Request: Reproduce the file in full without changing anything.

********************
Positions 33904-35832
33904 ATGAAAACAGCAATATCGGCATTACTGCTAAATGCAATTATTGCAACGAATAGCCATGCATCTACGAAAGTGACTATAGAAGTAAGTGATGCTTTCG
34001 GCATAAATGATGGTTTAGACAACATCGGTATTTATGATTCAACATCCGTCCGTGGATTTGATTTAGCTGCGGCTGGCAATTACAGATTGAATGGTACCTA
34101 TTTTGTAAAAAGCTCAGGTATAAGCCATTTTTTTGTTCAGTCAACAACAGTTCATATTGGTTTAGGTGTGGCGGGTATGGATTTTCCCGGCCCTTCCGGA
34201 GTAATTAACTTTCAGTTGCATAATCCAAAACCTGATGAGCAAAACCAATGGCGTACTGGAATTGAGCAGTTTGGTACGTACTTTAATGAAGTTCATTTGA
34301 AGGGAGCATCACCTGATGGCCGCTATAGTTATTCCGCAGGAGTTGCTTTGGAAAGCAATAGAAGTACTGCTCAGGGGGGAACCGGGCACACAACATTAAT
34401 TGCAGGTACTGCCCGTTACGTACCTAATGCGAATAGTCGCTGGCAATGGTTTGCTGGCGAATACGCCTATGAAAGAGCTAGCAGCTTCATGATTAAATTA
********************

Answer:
Positions 33904-35832
33904 ATGAAAACAGCAATATCGGCATTACTGCTAAATGCAATTATTGCAACGAATAGCCATGCATCTACGAAAGTGACTATAGAAGTAAGTGATGCTTTCG
34001 GCATAAATGATGGTTTAGACAACATCGGTATTTATGATTCAACATCCGTCCGTGGATTTGATTTAGCTGCGGCTGGCAATTACAGATTGAATGGTACCTA
34101 TTTTGTAAAAAGCTCAGGTATAAGCCATTTTTTTGTTCAGTCAACAACAGTTCATATTGGTTTAGGTGTGGCGGGTATGGATTTTCCCGGCCCTTCCGGA
34201 GTAATTAACTTTCAGTTGCATAATCCAAAACCTGATGAGCAAAACCAATGGCGTACTGGAATTGAGCAGTTTGGTACGTACTTTAATGAAGTTCATTTGA
34301 AGGGAGCATCACCTGATGGCCGCTATAGTTATTCCGCAGGAGTTGCTTTGGAAAGCAATAGAAGTACTGCTCAGGGGGGAACCGGGCACACAACATTAAT
34401 TGCAGGTACTGCCCGTTACGTACCTAATGCGAATAGTCGCTGGCAATGGTTTGCTGGCGAATACGCCTATGAAAGAGCTAGCAGCTTCATGATTAAATTA